To Tweet or not to Tweet is not the question. But how nonprofit organizations can take advantage of Twitter should be. Twitter, a micro-blogging site makes it easy to create short posts known as tweets from anywhere, using almost any kind of wireless device – perfect for users with little time, but have something to say. As an aggregator of postings based on followers and search terms, Twitter has become an Internet magnet. However, organizations should be wary of using external hosting services, especially ones that prevents the organization from using hosting systems it controls. On the other hand, any organization that does not take advantage of using tools like Twitter to reach out to large audiences for free is making a big mistake.
Control Your Nonprofits Organizational Presence When Using Tools Like Twitter
Most organizations should strive to have a broad presence on the Internet. However, that presence should be controlled in the manner that the organization feels is most appropriate. For example, if an organization has rules regarding making public statements, including who can communicate, what that process might entail, what is allowed based on C3/C4 tax status, then, those controls should be exercised in any content published to the Internet. No Executive Director wants to read about the web page that was posted with a major typo or one that necessitates a call to the lawyers. Twitter is a system that does not allow any more control than turning over all control to just one person.
Use Twitter As A Syndication Tool To Promote Your Nonprofits Issues and Latest News
Additionally, Twitter can frequently disappear due to overload (the famous fail whale) or accounts can be hacked, meaning that the organization’s content disappears or, worse, is changed to something inappropriate. All nonprofits should keep an official, offline copy of anything published elsewhere. Some think that Twitter posts are less important or different than other content that an organization would post on its web site, but that is short sighted. An organization should always publish content to their own web site first. And assuming that the organization uses a content management system that enforces the group’s workflow process, the content management system should allow for a microblogging capability. Twitter has a template for its XHTML publishing that could become the standard for microblog posts (if this does not make sense to you, pass it on to your vendor or resident geek). Then the micro-postings can be automatically mirrored/transferred to Twitter and any other syndication sites. There are even tools to convert RSS newsfeeds into “tweets” such as http://twitterfeed.com/. Worst case scenario, the postings can be cut and pasted into Twitter by hand. Deciding what should be the content that feeds into Twitter is very important, and perhaps the content should be different than what normally appears in feeds linking to press releases. But, nonetheless, first Tweet locally and then syndicate broadly.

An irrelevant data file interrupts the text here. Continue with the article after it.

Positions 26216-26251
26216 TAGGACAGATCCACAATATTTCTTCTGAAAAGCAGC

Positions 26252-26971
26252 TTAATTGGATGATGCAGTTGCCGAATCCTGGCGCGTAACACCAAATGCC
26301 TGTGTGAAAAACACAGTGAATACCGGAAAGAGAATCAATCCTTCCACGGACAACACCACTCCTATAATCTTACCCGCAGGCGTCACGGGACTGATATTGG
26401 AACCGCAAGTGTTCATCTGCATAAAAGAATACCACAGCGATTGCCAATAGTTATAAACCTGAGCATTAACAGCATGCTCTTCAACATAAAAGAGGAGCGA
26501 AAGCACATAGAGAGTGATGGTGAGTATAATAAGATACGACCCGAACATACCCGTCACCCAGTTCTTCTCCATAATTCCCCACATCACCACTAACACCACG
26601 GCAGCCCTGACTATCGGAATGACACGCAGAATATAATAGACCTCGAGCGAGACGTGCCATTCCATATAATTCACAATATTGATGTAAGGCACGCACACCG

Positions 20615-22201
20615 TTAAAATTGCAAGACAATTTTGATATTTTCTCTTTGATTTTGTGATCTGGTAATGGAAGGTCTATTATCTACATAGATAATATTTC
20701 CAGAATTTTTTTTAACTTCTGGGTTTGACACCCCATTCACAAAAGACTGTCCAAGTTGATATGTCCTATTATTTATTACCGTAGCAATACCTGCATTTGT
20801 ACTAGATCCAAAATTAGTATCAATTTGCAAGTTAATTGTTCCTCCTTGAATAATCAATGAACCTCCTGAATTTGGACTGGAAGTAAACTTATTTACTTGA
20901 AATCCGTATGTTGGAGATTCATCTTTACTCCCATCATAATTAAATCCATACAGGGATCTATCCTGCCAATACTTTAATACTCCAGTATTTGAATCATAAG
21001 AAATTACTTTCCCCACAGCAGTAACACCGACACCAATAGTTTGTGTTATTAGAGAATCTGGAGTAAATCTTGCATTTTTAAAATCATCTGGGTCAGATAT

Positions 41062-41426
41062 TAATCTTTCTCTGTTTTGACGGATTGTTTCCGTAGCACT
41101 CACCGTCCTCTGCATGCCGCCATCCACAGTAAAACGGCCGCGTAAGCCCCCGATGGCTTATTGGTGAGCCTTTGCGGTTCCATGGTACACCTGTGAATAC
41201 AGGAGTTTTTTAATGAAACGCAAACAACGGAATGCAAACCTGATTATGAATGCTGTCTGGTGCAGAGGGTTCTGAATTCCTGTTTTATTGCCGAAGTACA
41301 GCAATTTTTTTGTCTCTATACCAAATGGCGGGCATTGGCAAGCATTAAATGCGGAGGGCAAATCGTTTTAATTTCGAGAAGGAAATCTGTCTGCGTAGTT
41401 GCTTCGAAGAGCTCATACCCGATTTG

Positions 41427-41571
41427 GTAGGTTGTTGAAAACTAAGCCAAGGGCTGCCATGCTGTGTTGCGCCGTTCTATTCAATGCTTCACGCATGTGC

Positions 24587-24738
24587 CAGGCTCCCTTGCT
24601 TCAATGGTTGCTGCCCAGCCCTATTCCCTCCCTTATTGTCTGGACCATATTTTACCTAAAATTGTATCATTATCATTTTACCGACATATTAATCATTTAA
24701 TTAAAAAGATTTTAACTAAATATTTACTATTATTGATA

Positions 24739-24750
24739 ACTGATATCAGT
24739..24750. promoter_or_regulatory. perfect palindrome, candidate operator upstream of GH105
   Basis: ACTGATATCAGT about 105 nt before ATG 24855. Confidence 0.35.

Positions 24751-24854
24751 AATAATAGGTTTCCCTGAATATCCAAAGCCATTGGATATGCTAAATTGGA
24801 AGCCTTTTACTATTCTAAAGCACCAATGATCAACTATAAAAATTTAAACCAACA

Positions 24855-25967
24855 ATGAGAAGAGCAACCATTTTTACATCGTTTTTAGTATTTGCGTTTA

Integrate Hashtags To Organize Your Nonprofits Issues And Make Subjects Easily Searchable
It’s also important for nonprofits to understand hashtags. A hashtag is a string of letters and numbers without spaces that indicates the subject matter of the tweet. Usually the string is preceded by a pound sign also known as a hashtag, for example, “#pdf2008.” When possible, an appropriate hashtag should be added to “tweets” as this is a common way to search for “tweets” about certain subjects. I will expound more on how to pick the best hashtags later, but a good place to start is at http://hashtags.org/.
An Exception for When Twitter is Used for Realtime Chats
Increasingly Twitter is also being used as an open chatroom. By using a hashtag, it is possible to have chats that take place in real time often using http://search.twitter.com/. In this situation, the normal rules of publishing should be abandoned in the interest of timeliness and being in the right place for an ongoing conversation. For this reason, it is important to create staff specific Twitter accounts that are separate than organizational accounts that are fed through the content management system/RSS feeds. Designated staff members who are good spokespeople can then participate in Twitter chats. Even in this situation the tweets should be archived for future reference (note: copy all the other posts to give context).
Whenever the temptation to publish externally comes along, it is probably because syndication, distribution and/or aggregation is included. Facebook is another good example of this. Remember, you want to control as much as possible and publish on your own site first. Then either automatically or hand copy the content to the appropriate venues.
What’s your opinion on the value of Twitter?
*This article was written by Daniel Bennett, Consultant and co-author of The Net Effect: How Cyberadvocacy is Changing the Political Landscape.